semiology


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se·mi·ol·o·gy

also se·mei·ol·o·gy  (sē′mē-ŏl′ə-jē, sĕm′ē-, sē′mī-)
n.
1.
a. The science that deals with signs or sign language.
b. The use of signs in signaling, as with a semaphore.
2. Symptomatology.

[Greek sēmeion, sign; see semiotic + -logy.]

se′mi·ol′o·gist n.

semiology

(ˌsɛmɪˈɒlədʒɪ; ˌsiːmɪ-) or

semeiology

n
(Linguistics) another word for semiotics
[C17 (in the sense 'sign language'): from Greek sēmeion sign + -logy]
semiologic, ˌsemioˈlogical, ˌsemeioˈlogic, ˌsemeioˈlogical adj
ˌsemiˈologist, ˌsemeiˈologist n

se•mi•ol•o•gy

(ˌsi miˈɒl ə dʒi, ˌsɛm i-, ˌsi maɪ-)

n.
the study of signs and symbols; semiotics.
[1885–90; < Greek sēmeî(on) sign]
se`mi•o•log′ic (-əˈlɒdʒ ɪk) se`mi•o•log′i•cal, adj.
se`mi•ol′o•gist, n.

semeiology, semiology, semology

the study or science of signs; semantics. — semeiologist, semiologist, n. — semeiologic, semiologic, semeiological, semiological, adj.
See also: Linguistics

semiology

The study of signs, symbols, and signals.
ThesaurusAntonymsRelated WordsSynonymsLegend:
Noun1.semiology - (philosophy) a philosophical theory of the functions of signs and symbols
philosophy - the rational investigation of questions about existence and knowledge and ethics
philosophical doctrine, philosophical theory - a doctrine accepted by adherents to a philosophy
Translations

semiology

[ˌsemɪˈɒlədʒɪ] Nsemiología f

semiology

[ˌsɛmɪˈɒlədʒɪ] nsemiologia
References in periodicals archive ?
Our aim was to document the specific semiology of Puerto Rican patients that were treated or evaluated by the second author.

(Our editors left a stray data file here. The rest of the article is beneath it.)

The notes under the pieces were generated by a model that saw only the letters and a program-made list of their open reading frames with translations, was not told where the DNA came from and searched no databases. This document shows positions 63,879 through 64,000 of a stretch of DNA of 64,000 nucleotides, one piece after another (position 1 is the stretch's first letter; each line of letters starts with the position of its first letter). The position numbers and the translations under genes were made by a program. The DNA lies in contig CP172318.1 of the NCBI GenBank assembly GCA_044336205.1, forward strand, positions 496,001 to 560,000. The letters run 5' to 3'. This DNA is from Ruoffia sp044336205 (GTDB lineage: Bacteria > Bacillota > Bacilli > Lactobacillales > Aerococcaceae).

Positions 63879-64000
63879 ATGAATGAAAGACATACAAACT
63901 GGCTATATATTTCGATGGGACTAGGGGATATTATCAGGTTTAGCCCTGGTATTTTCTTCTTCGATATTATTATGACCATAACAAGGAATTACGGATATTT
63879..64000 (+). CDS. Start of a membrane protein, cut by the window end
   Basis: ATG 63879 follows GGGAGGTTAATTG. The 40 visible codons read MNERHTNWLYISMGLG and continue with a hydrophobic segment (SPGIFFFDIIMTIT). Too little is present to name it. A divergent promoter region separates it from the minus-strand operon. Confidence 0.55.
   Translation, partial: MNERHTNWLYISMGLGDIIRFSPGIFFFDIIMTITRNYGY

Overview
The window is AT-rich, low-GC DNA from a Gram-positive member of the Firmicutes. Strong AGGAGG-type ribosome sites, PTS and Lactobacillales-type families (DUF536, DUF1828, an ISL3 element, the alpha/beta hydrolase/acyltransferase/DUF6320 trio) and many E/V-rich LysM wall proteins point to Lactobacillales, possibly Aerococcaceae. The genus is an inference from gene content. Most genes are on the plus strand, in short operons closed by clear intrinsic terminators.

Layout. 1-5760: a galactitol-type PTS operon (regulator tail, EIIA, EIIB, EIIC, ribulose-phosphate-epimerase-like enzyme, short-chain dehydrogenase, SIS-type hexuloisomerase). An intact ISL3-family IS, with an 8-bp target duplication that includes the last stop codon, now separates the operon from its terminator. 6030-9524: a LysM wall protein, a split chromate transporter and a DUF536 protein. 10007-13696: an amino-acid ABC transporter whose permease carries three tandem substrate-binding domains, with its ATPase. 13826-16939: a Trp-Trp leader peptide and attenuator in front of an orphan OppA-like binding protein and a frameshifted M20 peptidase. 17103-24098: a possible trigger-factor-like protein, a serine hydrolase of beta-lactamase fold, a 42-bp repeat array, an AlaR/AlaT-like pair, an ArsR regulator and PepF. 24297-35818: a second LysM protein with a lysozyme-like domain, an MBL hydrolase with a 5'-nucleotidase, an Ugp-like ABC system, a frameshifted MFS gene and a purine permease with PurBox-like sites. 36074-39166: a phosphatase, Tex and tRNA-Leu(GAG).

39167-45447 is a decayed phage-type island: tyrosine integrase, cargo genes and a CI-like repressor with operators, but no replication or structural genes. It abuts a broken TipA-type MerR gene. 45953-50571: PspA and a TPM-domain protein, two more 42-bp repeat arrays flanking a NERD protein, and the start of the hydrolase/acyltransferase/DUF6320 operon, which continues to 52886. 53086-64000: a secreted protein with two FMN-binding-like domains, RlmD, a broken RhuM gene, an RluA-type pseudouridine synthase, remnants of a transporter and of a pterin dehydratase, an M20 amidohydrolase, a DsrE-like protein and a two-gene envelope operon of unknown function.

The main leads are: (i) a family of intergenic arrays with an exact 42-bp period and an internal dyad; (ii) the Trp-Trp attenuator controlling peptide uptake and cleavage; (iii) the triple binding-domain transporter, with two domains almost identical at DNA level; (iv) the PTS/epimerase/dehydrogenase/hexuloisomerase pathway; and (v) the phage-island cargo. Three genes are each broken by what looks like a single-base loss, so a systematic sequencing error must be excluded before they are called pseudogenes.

The Best Emirati Academic Book Award went to Dr Maitha Majid Al Shamsi for her book 'The Semiology of Sign in Contemporary Emirati Theatre'.
In 1967, Roland Barthes wrote the seminal texts of semiology (later semiotics), Systeme de la mode, or The Fashion System.
This is not a practical book, he warns, nor a philosophy or semiology of numbers, nor numerology, but an introduction to number theory that he invites readers to work through at leisure, working out the exercises and thinking about ideas until they make sense.
The inclusion criterion were as follows: (i) ictal or interictal EEG evidence and consistent seizure semiology of clear onset in the frontal lobe (ii) MRI evidence of epileptogenic lesions of the frontal lobe (iii) normal intellectual function as measured by Standard Progressive Matrices.
Tracing the history of medical semiology in painting and image, he suggests that affect is palimpsested in the body and that it produces character, gait, and the shapes of bodily posture that are then read as expressions of interior experiences of emotion.
Most common type of seizure semiology in study was generalised pattern.
Depression in epilepsy: prevalence, clinical semiology, pathogenic mechanisms, and treatment.